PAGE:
14. Share-Based Compensation
The following table summarizes the components of share-based compensation expense included in our consolidated statement of operations:
 
Three Months Ended
September 30,
 
Nine Months Ended
September 30,
 
2018
 
2017
 
2018
 
2017
Share-based compensation expense by type:
 
 
 
 
 
 
 
Stock options
$
1,044

 
$
917

 
$
3,151

 
$
2,776

Restricted stock units
2,177

 
2,075

 
6,524

 
6,213

ESPP
200

 
120

 
670

 
453

Total share-based compensation expense
$
3,421

 
$
3,112

 
$
10,345

 
$
9,442

Share-based compensation expense:
 
 
 
 
 
 
 
Cost of services
$
352

 
$
352

 
$
1,059

 
$
1,075

General and administrative expense
1,887

 
1,565

 
5,666

 
4,773

Sales and marketing expense
638

 
611

 
1,874

 
1,848

Research and development expense
544

 
584

 
1,746

 
1,746

Total share-based compensation expense
$
3,421

 
$
3,112

 
$
10,345

 
$
9,442

Unrecognized share-based compensation expense totaled approximately $17,172 at September 30, 2018, of which $5,443 related to stock options and $11,729 related to restricted stock units. We currently expect to recognize share-based

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compensation expense of $3,059 during the remainder of 2018, $9,121 in 2019 and the remainder thereafter based on scheduled vesting of the stock options and restricted stock units outstanding at September 30, 2018.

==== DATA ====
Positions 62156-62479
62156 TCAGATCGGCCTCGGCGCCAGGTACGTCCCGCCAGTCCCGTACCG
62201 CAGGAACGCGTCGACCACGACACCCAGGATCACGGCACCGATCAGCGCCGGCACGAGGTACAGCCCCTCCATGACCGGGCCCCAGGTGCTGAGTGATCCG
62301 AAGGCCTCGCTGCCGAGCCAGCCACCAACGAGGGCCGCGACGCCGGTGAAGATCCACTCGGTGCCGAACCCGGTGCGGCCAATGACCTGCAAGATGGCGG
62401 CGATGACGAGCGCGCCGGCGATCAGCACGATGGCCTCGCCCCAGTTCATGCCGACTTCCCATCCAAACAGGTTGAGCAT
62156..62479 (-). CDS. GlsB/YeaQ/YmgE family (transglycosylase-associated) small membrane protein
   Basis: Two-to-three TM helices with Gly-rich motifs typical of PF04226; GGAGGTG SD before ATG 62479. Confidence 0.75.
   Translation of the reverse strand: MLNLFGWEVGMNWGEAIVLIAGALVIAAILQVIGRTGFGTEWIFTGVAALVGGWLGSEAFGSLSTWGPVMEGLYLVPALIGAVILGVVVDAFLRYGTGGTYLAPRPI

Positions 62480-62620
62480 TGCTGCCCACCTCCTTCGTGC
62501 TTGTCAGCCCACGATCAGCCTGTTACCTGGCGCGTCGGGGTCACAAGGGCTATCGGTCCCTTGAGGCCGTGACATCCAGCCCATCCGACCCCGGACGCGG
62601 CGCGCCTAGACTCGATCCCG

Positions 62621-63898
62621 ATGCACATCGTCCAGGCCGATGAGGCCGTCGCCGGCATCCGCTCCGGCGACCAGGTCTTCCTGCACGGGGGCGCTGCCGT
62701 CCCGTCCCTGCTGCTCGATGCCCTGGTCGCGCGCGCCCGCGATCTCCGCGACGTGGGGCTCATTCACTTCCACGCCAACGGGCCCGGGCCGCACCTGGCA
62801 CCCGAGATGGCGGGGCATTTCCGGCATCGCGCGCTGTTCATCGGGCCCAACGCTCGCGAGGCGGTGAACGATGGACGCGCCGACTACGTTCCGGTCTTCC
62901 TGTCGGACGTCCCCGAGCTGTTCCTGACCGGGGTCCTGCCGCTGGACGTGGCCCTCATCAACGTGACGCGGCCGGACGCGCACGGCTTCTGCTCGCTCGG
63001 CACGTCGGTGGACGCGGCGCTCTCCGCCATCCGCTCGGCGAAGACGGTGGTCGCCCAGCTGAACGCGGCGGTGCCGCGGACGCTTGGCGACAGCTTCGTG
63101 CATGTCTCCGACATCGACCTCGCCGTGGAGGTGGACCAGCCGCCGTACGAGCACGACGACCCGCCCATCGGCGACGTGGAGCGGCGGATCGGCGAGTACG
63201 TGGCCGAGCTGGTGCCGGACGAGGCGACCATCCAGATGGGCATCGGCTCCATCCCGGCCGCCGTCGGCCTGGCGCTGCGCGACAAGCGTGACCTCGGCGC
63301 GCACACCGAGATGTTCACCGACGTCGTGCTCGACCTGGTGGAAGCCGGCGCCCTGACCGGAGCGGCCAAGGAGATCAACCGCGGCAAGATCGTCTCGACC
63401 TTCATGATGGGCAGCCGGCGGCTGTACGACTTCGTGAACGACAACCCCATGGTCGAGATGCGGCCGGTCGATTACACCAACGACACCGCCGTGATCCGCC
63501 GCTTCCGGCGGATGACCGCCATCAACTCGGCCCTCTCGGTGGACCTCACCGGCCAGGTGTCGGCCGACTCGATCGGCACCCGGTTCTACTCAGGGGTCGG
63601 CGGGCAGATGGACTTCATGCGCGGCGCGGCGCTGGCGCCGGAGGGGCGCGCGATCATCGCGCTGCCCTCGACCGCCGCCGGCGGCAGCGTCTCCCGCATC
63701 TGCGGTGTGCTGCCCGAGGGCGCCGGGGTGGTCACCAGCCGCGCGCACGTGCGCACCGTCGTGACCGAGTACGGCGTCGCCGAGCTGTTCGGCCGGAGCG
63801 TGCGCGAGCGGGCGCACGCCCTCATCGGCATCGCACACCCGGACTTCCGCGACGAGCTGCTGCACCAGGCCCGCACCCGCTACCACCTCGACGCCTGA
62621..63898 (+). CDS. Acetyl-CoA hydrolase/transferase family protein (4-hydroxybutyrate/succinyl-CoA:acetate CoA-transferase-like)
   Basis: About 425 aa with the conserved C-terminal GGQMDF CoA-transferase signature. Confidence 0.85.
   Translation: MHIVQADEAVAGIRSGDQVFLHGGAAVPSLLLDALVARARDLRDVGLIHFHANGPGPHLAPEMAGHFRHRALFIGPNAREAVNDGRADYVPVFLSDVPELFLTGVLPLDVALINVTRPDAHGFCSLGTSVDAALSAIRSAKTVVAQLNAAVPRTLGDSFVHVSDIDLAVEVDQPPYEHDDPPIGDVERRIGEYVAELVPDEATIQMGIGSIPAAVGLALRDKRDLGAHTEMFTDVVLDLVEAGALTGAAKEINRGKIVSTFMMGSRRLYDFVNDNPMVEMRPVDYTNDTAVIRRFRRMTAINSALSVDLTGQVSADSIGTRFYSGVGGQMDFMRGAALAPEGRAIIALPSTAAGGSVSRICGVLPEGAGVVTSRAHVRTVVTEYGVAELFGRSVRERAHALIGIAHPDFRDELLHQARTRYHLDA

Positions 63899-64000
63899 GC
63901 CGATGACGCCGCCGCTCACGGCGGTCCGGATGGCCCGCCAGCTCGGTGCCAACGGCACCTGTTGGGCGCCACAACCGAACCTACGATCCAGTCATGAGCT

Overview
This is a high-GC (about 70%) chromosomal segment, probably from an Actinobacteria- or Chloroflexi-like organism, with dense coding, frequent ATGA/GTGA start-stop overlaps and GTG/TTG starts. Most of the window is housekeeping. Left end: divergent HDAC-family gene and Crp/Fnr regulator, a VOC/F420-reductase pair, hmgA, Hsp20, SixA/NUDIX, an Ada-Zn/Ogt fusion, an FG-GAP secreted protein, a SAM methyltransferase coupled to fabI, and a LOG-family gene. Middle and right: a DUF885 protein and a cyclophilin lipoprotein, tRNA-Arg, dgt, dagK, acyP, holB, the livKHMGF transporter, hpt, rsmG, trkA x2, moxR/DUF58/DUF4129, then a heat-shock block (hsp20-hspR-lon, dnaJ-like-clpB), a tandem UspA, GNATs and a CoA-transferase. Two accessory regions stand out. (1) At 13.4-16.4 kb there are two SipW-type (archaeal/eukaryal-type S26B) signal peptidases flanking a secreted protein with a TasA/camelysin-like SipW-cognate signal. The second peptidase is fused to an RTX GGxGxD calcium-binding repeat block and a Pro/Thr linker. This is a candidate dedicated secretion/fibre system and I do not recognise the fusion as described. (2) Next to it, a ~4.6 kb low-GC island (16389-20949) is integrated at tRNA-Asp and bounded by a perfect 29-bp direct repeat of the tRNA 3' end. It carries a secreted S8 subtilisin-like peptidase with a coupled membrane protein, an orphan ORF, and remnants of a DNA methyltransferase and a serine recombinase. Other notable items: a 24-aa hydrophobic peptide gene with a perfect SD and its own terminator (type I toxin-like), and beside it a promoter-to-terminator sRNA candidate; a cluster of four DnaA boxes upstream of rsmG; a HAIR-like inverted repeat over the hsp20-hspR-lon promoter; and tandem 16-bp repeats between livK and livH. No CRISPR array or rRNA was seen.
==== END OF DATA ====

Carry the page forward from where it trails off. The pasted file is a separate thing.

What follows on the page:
15. Related Party Transactions
In July 2006, an aggregate of 39,869,960 shares of Series B Preferred Stock was issued at a purchase price of $3.26
per share to certain accredited investors in a private placement transaction. As a result of this transaction, entities affiliated with
Goldman, Sachs & Co., one of the lead underwriters of our initial public offering (IPO), became holders of more than 10% of
our common stock. On June 14, 2007, upon the closing of our IPO, all outstanding shares of our Series B Preferred Stock automatically converted into shares of common stock on a 1-for-1 share basis. Between November 2017 and March 2018, investment partnerships affiliated with Goldman Sachs & Co. LLC and Goldman Sachs Group, Inc. sold 30,272,493 shares that they had acquired upon the conversation of their Series B Preferred Stock at the time of the Company’s IPO in June 2007. As of September 30, 2018, Goldman, Sachs & Co. owned less than 1% of our outstanding common stock. We had no other material related party transactions during the three and nine months ended September 30, 2018 and 2017.
16. Leases and Purchase Commitments
Operating Leases